If you want to see classy and entertaining ways of using real people in your fiction, I'd recommend reading Richard Thomas’ Stephen King Ate My Brain, found in his collection, Staring into The Abyss and Andy Warhol’s Dracula by Kim Newman.
If you present yourself as a professional in the field of editing or writing, you also present yourself to the liabilities that professionals face. Think about putting proper contracts in place so that if the relationship goes pear-shaped, it is very clear what each parties obligations and rights are. And the longer you freelance, the more likely it is that this will happen. From personal experience I can say that for every lovely, detailed, and promptly-paying client you have, there will also be a couple who will pretend to forget they owed you hundreds of dollars, or send you abusive emails when you can't work because of an emergency. Insurance is another issue you may want to look at; if you say you're an expert in your field, you expose yourself to the risk of being sued for negligence if something goes wrong. Also, keep track of your income and expenses so you can do your taxes properly.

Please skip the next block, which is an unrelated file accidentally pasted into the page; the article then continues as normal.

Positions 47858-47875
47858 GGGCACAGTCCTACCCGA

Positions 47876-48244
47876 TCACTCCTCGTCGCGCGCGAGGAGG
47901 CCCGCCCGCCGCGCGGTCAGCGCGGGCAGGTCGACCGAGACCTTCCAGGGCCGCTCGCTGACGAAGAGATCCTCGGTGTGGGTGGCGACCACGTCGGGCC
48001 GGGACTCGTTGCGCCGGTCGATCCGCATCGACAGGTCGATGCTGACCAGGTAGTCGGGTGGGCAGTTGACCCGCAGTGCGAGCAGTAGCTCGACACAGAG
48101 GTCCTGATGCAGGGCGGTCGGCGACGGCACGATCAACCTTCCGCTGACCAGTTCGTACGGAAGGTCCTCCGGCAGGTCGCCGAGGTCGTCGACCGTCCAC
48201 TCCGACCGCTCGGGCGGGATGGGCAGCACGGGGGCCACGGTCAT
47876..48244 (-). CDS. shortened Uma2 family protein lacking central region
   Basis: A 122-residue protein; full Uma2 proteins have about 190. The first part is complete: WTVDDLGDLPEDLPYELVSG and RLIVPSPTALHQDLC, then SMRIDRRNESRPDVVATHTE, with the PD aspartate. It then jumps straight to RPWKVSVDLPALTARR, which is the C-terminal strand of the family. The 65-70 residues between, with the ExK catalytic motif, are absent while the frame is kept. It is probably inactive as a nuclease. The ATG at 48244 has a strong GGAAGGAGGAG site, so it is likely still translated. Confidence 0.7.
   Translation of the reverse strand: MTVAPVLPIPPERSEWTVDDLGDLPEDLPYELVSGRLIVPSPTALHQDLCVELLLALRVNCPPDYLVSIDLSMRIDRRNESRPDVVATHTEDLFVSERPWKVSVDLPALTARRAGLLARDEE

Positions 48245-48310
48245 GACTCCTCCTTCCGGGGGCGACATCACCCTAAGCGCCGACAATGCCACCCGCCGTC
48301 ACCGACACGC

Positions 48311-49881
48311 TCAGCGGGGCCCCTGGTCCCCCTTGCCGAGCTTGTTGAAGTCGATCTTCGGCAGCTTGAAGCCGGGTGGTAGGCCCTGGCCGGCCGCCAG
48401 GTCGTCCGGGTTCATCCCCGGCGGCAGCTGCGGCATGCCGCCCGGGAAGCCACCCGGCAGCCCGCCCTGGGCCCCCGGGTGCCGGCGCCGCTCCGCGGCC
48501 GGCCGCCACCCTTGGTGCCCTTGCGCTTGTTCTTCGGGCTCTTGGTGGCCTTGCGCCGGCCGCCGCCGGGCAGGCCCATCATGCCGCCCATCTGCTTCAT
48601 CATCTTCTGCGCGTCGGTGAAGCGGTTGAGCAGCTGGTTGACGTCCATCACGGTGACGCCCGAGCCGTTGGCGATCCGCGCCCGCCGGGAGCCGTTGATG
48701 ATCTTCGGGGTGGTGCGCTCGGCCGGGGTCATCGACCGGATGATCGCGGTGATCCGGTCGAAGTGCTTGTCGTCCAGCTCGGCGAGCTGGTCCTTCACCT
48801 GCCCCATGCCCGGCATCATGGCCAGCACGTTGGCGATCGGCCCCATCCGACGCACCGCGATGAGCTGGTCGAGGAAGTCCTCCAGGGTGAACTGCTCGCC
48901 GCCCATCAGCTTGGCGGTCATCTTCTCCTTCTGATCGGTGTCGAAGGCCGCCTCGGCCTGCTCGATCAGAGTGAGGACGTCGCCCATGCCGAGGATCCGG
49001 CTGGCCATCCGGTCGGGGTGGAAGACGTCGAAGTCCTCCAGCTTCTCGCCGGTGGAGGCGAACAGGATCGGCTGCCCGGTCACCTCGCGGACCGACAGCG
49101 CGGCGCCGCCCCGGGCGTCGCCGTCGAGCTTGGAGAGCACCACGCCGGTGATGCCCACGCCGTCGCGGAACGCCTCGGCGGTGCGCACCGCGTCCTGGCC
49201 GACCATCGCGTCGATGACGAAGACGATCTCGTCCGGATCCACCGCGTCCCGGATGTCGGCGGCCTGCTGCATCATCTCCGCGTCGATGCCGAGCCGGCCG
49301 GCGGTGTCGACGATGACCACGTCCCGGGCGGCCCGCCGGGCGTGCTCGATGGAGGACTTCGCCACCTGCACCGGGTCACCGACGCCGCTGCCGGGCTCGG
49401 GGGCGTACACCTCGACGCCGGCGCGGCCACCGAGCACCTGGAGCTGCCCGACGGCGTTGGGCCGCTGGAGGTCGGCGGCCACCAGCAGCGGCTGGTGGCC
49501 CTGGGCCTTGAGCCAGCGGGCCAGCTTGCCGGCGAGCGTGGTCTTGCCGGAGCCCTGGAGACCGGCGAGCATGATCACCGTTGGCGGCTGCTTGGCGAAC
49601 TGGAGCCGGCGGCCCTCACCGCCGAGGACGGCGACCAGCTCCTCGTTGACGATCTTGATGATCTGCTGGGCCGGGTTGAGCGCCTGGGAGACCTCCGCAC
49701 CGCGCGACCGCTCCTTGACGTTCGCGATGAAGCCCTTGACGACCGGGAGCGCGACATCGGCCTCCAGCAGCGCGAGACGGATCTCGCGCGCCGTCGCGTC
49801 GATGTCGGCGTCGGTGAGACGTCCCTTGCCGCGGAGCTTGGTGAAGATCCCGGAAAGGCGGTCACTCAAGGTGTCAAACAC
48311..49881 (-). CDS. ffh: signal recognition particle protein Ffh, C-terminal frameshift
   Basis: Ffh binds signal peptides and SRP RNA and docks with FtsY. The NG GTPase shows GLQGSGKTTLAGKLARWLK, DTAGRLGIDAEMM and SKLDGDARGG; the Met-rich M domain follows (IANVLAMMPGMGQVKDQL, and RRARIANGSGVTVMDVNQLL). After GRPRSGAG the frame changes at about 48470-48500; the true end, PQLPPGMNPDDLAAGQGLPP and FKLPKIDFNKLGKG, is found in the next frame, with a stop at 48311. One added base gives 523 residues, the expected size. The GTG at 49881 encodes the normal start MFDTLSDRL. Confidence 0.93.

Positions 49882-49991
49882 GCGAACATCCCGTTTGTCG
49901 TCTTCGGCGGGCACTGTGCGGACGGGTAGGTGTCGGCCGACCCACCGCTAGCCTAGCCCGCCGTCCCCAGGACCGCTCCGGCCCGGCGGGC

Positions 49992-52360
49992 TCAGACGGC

Be careful with your intellectual property when you're freelancing. There are some unethical people out there, particularly on freelancing sites. I've heard plenty of horror stories about employers asking for unpaid samples of work before awarding you a job and this work being used with no payment or credit back to you. Where you can, give samples of your work that are available on the web and link to it, rather than giving word documents, and give PDFs instead of word documents.
This list is by no means exhaustive and touches on just a few of the issues that crop up for writers. What legal issues have you come across with your writing?
Disclaimer: This column does not create a client-attorney relationship and is not intended as legal advice; nor should it be taken as legal advice. Should you need any legal advice, speak to an attorney who is skilled in the area and jurisdiction you require.